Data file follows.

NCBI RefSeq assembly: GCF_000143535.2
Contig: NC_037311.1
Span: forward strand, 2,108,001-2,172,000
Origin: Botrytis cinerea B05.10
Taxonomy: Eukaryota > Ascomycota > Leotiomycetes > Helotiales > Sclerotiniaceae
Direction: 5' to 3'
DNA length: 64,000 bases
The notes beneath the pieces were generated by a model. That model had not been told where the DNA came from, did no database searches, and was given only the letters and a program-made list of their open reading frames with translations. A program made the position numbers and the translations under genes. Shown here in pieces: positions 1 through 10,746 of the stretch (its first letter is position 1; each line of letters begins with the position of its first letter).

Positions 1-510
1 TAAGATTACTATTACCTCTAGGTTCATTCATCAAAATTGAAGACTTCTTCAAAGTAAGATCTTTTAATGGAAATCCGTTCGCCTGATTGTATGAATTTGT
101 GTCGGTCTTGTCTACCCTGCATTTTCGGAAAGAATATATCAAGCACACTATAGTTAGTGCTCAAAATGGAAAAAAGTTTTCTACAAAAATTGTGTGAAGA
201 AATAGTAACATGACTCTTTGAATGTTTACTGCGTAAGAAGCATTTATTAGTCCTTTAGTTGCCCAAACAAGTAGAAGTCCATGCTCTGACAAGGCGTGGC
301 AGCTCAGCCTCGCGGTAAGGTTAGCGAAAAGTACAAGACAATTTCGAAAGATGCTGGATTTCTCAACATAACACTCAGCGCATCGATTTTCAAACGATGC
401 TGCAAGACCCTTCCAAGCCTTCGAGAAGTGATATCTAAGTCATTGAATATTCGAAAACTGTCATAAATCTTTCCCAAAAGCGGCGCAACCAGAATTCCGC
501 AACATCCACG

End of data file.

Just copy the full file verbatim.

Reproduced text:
NCBI RefSeq assembly: GCF_000143535.2
Contig: NC_037311.1
Span: forward strand, 2,108,001-2,172,000
Origin: Botrytis cinerea B05.10
Taxonomy: Eukaryota > Ascomycota > Leotiomycetes > Helotiales > Sclerotiniaceae
Direction: 5' to 3'
DNA length: 64,000 bases
The notes beneath the pieces were generated by a model. That model had not been told where the DNA came from, did no database searches, and was given only the letters and a program-made list of their open reading frames with translations. A program made the position numbers and the translations under genes. Shown here in pieces: positions 1 through 10,746 of the stretch (its first letter is position 1; each line of letters begins with the position of its first letter).

Positions 1-510
1 TAAGATTACTATTACCTCTAGGTTCATTCATCAAAATTGAAGACTTCTTCAAAGTAAGATCTTTTAATGGAAATCCGTTCGCCTGATTGTATGAATTTGT
101 GTCGGTCTTGTCTACCCTGCATTTTCGGAAAGAATATATCAAGCACACTATAGTTAGTGCTCAAAATGGAAAAAAGTTTTCTACAAAAATTGTGTGAAGA
201 AATAGTAACATGACTCTTTGAATGTTTACTGCGTAAGAAGCATTTATTAGTCCTTTAGTTGCCCAAACAAGTAGAAGTCCATGCTCTGACAAGGCGTGGC
301 AGCTCAGCCTCGCGGTAAGGTTAGCGAAAAGTACAAGACAATTTCGAAAGATGCTGGATTTCTCAACATAACACTCAGCGCATCGATTTTCAAACGATGC
401 TGCAAGACCCTTCCAAGCCTTCGAGAAGTGATATCTAAGTCATTGAATATTCGAAAACTGTCATAAATCTTTCCCAAAAGCGGCGCAACCAGAATTCCGC
501 AACATCCACG